A Day in the Life of a LuHi Student
What does a typical day entail for a LuHi student? Core classes, elective classes, and then curricular activities usually fill a student's day.
BY Amy Kopecky
Annabelle is a sophomore at LuHi. What does a typical day look like for her this semester?Classes
The morning begins bright and early (8:10 Monday-Wednesday-Friday, 7:40 Tuesday-Thursday) with an interactive geometry class which studies angles, betweenness, rays and proofs. Next up is a hands-on Photography course in which the students master Lightroom, Photoshop and Animoto software. In Theology II, they learn what it means to be salt and light in the world, based on Matthew 5:13-16.
In Honors World History, they absorb information about classical civilizations, such as Sparta, Mauryan-Gupta and Han China. Spanish II introduces new vocabulary like “bigote,” “frijoles”, and the past tense of verbs. In Women’s Christian Decisions, female students are learning about sexuality, pregnancy, childbirth, and how to be a Christian woman in today’s world. (Male students take Men’s Christian Decisions in which they learn about sexuality and health for men, how to treat women with respect, and how to build strong families.)
In Honors American Literature, students are currently discussing the Puritans through The Crucible by playwright Arthur Miller. Annabelle’s last class of the day is Honors Chemistry, where she learns about protons, electrons and neutrons, as well as the conservation of matter.
Annabelle and many other students can take honors courses to stretch their knowledge and GPAs, since the courses are weighted on a 5.0 GPA scale.
Recognizing that students all learn at different levels with varying gifts and abilities, LuHi provides a plethora of options. In addition to honors classes, students can take dual-credit online courses, AP courses for college credit, and be accepted into an Academy to go beyond the accomplishments of an average high schooler.
At LuHi a student can be in one of six Academies: STEM, Music, Art, Business, Mission and Ministries, and Lights. LuHi also offers its Access Program for students who request additional help in the classroom.
Food, Friends and Fun
When lunch rolls around, Annabelle gathers with a large group of friends. If she was a senior, she could head off campus to a local restaurant. But for now she stays on campus in the Flex Room or goes outdoors to enjoy the Colorado sun.
Fortunately, students do have the option to purchase hot lunch to support various groups, such as a gourmet sandwich and chips from Great Beginnings or Subway to support Lions for Life; Little Caesar’s pizza for EF Tours; Chick-fil-A for the National Honors Society; and Del Taco for Prom.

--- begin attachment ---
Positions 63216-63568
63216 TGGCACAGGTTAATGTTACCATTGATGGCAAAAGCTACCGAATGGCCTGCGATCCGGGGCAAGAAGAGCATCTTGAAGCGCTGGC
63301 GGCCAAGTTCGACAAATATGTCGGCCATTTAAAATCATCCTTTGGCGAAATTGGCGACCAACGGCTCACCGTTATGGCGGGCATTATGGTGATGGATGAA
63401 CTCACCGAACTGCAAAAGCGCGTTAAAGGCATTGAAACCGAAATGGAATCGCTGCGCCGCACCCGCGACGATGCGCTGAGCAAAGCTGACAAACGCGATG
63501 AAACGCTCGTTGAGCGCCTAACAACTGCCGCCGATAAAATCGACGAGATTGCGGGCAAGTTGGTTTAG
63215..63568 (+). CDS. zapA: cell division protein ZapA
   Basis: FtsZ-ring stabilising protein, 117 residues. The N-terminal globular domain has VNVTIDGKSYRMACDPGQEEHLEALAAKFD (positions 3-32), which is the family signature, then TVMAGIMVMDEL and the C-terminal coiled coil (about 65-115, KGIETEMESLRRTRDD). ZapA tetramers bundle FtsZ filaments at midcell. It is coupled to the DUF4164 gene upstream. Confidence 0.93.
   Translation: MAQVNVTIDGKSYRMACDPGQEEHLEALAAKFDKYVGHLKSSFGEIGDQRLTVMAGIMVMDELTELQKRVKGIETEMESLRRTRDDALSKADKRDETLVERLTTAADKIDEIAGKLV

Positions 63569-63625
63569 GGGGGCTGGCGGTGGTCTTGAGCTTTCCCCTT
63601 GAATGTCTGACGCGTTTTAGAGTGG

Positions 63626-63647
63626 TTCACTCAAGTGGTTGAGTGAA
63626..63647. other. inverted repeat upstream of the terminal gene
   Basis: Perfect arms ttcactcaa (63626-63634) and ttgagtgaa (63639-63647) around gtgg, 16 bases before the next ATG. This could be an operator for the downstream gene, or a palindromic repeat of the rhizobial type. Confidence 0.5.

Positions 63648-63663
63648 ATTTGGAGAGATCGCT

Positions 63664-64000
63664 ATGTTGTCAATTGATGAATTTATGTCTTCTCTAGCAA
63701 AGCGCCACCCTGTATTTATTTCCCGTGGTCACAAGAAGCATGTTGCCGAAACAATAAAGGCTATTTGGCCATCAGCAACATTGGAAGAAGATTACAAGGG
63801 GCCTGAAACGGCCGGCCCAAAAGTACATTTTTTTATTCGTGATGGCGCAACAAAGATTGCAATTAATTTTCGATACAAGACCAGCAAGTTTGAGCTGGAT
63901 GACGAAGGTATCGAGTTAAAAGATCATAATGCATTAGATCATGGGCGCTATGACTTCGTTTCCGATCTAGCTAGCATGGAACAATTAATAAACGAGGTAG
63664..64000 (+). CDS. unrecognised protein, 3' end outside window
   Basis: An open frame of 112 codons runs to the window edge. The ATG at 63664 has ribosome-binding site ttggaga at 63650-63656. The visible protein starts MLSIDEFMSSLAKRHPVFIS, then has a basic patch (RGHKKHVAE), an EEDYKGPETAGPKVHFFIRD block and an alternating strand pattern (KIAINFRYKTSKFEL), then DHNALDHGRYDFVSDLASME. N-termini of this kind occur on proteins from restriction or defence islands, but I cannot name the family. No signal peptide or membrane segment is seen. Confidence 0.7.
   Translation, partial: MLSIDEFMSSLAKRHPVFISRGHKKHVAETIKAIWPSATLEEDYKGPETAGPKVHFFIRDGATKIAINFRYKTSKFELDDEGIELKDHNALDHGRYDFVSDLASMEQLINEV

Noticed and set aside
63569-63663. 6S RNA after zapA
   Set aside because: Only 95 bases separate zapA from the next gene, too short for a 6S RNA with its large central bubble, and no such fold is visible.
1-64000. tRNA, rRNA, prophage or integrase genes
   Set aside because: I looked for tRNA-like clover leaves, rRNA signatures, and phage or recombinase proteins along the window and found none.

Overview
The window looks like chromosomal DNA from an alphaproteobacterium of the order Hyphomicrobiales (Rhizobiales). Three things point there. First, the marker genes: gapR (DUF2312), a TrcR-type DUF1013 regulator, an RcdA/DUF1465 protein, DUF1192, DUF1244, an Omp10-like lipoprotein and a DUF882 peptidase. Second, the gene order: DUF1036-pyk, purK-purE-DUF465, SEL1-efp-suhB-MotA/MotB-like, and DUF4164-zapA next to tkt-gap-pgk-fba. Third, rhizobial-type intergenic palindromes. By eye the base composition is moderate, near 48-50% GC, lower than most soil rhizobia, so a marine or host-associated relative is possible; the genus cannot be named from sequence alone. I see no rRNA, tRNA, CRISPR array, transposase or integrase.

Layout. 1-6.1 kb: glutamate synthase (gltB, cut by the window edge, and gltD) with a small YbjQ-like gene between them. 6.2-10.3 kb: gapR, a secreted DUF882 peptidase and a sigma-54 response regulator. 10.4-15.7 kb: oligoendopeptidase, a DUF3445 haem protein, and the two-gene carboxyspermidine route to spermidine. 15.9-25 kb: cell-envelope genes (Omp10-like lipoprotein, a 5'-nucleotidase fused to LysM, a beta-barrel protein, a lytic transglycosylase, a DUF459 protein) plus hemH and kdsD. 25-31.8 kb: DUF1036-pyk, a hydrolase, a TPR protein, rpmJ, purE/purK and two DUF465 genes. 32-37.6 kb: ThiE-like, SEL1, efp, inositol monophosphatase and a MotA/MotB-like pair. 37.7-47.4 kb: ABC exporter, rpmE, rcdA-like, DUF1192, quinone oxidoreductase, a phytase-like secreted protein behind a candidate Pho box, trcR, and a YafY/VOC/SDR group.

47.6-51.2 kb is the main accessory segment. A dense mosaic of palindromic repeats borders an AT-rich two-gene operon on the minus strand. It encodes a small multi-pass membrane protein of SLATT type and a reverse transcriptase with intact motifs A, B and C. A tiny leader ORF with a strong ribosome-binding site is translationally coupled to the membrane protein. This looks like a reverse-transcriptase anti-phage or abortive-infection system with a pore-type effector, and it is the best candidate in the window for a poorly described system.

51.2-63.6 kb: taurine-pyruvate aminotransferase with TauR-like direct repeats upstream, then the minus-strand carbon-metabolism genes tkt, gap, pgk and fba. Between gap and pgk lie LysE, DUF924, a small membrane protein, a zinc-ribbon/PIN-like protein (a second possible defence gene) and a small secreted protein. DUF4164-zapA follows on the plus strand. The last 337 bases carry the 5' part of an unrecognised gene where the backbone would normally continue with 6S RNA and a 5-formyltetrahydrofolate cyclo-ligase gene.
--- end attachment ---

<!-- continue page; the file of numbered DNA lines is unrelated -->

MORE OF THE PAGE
Then there are study halls to get homework knocked out, passing periods to catch up with friends, and after school clubs and activities, some of which involve traveling around the state or country.
When the final bell rings at 2:40, students can compete in football, golf, soccer, volleyball, basketball, baseball, cross country, track and field, spirit team, tennis, and lacrosse. If a student is not heading to a practice or game as an athlete, they can join the rambunctious Lion Pride crowd at competitions throughout the week.
Students can also participate in theater, band or choir performances and clinics, art shows, and many clubs:
- Student Council,
- Ping Pong,
- National Honor Society,
- and Student Ambassadors, which represent LuHi students at various events or activities.
As you can see, LuHi is committed to creating an academic environment that prepares students for success in their collegiate and professional adult lives. Between all the classes, friendships, activities, clubs, homework, service events and more, students grow their minds, character, and a lifetime of memories — one day at a time.
Two Options to Earn College Credit at LuHi
Dual credit and concurrent enrollment classes expose students to college-level classes while in high school. Plus, tuition savings is signficant.
Why Smaller Class Sizes are Better for High School Students
The number of other student's in your classroom matters. There is data to back it up. We offer 3 reasons why class size matters to us.